I don't really know how the Poulan and the Homelite compared in the cut?
"

Yeah, for the short test I did do with the Poulan before ripping it apart, it felt a lot more sluggish than the Husqvarna XP models. Kind of like you said: not feeling wide open when it actually was. Not sure what this means in terms of airplane engine performance or how it will change if I do any porting or muffler mods, but we'll see!

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Re: Poulan 46cc Porting Plane conversion
« Reply #17 on: August 08, 2014, 09:23:16 pm »
They run pretty much like a 46cc gas model engine should. They are more powerful than the US41 and Zenoah G38's but less power than a Brison 3.2 (Dolmar 115).
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Offline 1manband

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Re: Poulan 46cc Porting Plane conversion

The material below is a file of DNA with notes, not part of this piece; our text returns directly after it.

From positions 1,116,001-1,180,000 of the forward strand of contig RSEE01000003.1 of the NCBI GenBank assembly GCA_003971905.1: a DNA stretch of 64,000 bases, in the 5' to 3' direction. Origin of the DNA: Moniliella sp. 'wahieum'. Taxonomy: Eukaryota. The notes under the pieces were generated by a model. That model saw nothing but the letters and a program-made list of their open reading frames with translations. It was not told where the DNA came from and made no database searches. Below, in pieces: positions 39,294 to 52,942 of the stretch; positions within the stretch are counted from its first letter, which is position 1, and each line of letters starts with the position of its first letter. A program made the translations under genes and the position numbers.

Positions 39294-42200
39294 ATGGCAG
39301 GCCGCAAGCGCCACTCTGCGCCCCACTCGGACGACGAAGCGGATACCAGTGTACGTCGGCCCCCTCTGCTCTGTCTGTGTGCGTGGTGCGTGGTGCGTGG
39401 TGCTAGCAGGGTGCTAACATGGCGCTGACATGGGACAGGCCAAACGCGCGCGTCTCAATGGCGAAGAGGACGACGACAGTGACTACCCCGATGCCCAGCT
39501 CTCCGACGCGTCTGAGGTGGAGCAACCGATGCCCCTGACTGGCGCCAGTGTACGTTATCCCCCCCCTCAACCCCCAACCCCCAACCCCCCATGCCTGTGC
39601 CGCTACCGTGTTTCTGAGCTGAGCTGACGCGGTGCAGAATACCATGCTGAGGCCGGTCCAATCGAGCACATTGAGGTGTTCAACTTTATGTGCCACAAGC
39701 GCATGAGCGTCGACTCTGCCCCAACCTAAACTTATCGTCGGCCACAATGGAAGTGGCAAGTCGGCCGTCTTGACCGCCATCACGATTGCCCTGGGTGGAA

« Reply #18 on: August 10, 2014, 05:40:54 am »
first thing is, this is an insomiac reponse, so tread lightly.

sounds like the torque curve of the motor needs to come down in rpm, and the powerband needs to narrow up.

similar to this idea: http://www.epi-eng.com/aircraft_engine_products/ls_crate_engines.htm

maybe a smaller venturi carb, or better yet a smaller carb plus less intake port x-sectional area/duration may help?

compare the airplane optimal torque curve from the first link to page 19 of the second link here: http://www.vintagesnow.com/SledU_Folder/delivery_ratio-1.pdf

epoxy will be your friend.  don't know if rc folks do any of this?


regards
-joe


edit:  would help if i could spell and actually include the links



 
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Offline Spruce_Goose

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Re: Poulan 46cc Porting Plane conversion
« Reply #19 on: August 10, 2014, 05:26:38 pm »
For these clamshell style cranks, anything to know about resealing it? Should I be using something like Yama bond?

I also ground some of the fins down a tad bit (just to round them out aesthetically) and so now there is exposed fresh aluminum. Is there something (and should I) to cover this with to prevent corrosion. I know some people paint or powder coat the heads. I would prefer to avoid any process too involved or costly. Really if I could just throw some bluing agent, or oil or seal, etc. on real quick that would be ideal.